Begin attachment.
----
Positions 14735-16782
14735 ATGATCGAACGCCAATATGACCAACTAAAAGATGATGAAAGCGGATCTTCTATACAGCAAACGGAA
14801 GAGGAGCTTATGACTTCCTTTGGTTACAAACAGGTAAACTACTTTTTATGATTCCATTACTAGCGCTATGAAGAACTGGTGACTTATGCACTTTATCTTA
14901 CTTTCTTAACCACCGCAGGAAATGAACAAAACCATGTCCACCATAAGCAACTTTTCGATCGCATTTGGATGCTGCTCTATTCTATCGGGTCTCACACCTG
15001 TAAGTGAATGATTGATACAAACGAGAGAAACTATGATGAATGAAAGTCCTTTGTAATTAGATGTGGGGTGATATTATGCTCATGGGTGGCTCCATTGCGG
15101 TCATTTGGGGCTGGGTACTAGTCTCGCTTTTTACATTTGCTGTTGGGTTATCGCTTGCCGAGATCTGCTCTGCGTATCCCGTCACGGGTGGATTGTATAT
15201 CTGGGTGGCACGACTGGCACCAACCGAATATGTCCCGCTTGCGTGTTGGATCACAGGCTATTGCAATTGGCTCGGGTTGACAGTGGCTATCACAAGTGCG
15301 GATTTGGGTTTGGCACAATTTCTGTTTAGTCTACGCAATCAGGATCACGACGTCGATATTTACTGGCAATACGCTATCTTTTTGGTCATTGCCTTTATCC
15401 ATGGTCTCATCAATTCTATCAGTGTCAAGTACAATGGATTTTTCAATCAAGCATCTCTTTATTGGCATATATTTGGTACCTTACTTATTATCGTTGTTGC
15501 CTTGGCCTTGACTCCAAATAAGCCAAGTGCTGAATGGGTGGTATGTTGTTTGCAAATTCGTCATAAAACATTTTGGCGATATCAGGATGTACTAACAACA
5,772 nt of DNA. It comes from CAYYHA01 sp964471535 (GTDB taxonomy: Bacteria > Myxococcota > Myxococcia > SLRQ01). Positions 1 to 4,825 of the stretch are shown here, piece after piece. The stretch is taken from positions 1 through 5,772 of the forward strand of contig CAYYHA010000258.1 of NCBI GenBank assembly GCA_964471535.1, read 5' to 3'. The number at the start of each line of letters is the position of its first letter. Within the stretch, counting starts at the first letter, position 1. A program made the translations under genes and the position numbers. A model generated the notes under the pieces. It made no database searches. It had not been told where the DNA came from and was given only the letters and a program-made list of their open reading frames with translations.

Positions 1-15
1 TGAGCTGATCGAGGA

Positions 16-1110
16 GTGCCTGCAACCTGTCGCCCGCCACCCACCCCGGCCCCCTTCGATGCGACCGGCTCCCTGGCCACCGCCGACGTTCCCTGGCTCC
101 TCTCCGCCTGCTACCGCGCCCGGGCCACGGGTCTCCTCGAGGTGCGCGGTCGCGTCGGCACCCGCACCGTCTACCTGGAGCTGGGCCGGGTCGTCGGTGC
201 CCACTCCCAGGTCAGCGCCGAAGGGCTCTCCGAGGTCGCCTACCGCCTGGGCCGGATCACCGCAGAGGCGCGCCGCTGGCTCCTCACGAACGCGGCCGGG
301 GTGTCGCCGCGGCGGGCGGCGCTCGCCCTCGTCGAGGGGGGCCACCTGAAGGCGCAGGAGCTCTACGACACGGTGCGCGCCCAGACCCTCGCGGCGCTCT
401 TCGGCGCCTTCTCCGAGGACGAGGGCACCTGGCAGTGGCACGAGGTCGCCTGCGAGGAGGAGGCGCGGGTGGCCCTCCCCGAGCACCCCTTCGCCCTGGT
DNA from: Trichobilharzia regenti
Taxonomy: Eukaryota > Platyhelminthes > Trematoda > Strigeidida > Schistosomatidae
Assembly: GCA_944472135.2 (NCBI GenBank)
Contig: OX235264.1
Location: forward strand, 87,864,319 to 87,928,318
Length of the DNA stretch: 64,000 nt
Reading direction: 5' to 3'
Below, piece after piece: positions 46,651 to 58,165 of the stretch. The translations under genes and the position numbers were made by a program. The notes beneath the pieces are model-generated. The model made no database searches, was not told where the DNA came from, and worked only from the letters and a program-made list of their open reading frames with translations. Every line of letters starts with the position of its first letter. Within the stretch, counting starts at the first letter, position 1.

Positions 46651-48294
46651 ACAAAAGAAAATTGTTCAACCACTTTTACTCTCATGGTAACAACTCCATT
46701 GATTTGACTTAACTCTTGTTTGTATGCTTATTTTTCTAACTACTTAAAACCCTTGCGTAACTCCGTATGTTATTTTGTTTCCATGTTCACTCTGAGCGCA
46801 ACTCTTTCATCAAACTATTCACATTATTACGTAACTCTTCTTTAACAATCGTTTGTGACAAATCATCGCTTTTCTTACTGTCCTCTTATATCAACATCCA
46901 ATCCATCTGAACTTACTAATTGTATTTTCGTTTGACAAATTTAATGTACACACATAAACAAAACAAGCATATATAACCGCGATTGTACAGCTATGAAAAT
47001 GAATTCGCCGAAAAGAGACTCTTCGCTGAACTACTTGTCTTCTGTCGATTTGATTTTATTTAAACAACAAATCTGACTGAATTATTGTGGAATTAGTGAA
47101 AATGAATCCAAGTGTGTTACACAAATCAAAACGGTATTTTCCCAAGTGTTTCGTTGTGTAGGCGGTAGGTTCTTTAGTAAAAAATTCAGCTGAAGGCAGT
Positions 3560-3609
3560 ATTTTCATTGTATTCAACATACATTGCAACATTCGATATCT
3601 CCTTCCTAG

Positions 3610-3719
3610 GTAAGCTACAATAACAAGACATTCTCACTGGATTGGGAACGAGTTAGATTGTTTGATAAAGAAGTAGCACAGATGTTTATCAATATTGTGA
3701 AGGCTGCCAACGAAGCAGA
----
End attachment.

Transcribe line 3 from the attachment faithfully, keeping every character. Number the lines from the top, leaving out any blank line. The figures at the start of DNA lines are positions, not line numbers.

14801 GAGGAGCTTATGACTTCCTTTGGTTACAAACAGGTAAACTACTTTTTATGATTCCATTACTAGCGCTATGAAGAACTGGTGACTTATGCACTTTATCTTA